USC receives $5 million grant to study CO2 storage
University of South Carolina researchers have received an additional $5 million from the U.S. Department of Energy to determine the feasibility of storing carbon dioxide deep underground as a way to curb the increase in greenhouse gas emissions.
The funding is in addition to the $4.9 million received last year from DOE for the three-year project, said principal investigator Dr. John Shafer, research professor and director of USC's Earth Sciences and Resources Institute, a division of the university's College of Arts and Sciences
USC’s project is one of 10 around the country being funded by DOE to determine whether carbon dioxide – a greenhouse gas believed to be a culprit in climate change – can be safely stored in geologic formations, including underground reservoirs of salt water, also called deep saline formations. USC is focusing on the South Georgia Rift (SGR) basin, where deep saline formations exist beneath Colleton, Bamberg, Allendale, Dorchester and Orangeburg counties.
“The information gained from these projects will further DOE’s effort to develop a national assessment of CO2 storage capacity in deep geologic formations,” Shafer said. Shafer emphasized that no CO2 will actually be injected during this phase of the study.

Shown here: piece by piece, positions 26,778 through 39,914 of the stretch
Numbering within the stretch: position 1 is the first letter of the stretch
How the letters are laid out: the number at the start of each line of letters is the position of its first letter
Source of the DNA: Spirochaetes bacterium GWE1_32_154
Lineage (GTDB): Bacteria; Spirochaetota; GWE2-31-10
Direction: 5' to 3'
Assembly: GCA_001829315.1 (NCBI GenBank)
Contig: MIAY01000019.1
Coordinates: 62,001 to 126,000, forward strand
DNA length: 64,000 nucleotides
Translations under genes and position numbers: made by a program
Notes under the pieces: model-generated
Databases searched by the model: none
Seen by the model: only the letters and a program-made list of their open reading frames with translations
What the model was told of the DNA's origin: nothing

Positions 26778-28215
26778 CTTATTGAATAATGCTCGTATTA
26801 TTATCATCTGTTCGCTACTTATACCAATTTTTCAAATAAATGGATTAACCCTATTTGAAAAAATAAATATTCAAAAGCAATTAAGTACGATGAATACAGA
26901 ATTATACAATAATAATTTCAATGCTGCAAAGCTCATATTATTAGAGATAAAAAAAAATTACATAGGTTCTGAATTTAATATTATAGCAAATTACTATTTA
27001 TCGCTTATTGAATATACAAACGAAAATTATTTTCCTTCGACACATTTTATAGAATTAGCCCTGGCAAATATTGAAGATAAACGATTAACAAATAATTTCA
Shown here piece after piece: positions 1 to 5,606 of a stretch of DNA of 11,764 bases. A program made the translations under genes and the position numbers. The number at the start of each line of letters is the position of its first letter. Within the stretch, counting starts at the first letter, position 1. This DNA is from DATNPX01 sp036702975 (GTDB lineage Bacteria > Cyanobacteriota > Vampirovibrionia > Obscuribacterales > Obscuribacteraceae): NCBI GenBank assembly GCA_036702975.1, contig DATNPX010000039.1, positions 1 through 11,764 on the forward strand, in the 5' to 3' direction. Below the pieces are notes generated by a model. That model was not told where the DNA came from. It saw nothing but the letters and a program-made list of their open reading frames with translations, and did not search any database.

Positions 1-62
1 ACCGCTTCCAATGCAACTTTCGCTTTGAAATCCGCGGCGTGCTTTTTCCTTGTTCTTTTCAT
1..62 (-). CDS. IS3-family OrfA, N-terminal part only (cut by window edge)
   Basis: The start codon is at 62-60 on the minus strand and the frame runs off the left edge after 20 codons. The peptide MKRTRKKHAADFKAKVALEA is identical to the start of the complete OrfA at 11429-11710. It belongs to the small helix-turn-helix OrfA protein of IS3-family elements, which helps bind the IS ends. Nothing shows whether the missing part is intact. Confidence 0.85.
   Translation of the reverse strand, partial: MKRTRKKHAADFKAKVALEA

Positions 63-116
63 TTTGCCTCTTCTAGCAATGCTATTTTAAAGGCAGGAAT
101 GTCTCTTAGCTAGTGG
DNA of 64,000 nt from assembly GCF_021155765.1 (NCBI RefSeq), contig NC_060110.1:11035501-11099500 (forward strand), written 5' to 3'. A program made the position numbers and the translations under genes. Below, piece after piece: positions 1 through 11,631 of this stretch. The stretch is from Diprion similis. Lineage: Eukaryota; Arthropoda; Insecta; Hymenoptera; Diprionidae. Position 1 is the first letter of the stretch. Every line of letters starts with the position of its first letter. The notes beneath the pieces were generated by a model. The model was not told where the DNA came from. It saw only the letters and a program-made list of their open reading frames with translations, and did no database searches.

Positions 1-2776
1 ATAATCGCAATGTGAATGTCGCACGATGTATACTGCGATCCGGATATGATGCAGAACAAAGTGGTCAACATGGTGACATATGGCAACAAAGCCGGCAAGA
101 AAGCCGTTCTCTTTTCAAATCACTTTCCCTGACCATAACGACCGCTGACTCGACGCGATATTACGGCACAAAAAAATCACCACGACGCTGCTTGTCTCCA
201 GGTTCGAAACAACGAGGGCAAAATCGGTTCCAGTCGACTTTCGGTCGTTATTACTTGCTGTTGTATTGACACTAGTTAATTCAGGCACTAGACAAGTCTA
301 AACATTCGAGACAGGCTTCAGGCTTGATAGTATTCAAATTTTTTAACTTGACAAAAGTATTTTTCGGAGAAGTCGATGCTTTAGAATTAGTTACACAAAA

For USC, the additional funding will allow researchers to expand their data acquisition and to drill deeper below the surface. The new grant will allow researchers to look more than 13,000 feet below land surface.
“The basin we are looking at is deep, so the deeper we can go through it, the higher the quality of our assessment. Then we will be able to determine, ‘Is this an appropriate environment’ ” for carbon dioxide storage, he said.
Based on preliminary assessments of geological and geophysical data, the presence of several igneous rock layers in the area may provide adequate seals to prevent upward migration of carbon dioxide into the Coastal Plain aquifer system, he said. CO2 comes from several sources, including coal-fired power plants and cement manufacturing plants. CO2 comes from several sources, including coal-fired power plants and cement manufacturing plants.
“Given the significant number of CO2 sources in the Southeastern U.S., particularly in southeastern South Carolina, and the positive geologic characteristics of the South Georgia Rift basin, we believe the SGR is a significant CO2 storage site that can be commercially developed,” Shafer said. “The possibility of storing CO2 deep underground in South Carolina holds promising opportunities for economic development and enhancement of a green economy in the state.”
USC’s effort is led by the Earth Sciences and Resources Institute and the department of earth and ocean sciences. Co-principal investigators are Dr. Michael Waddell of ESRI-SC and Drs. Camelia Knapp and James Knapp of earth and ocean sciences. Other members of the research team include the S.C. Geological Survey, the University of Illinois, Weatherford Laboratories of Houston and Bay Geophysical Inc. of Traverse City, Mich.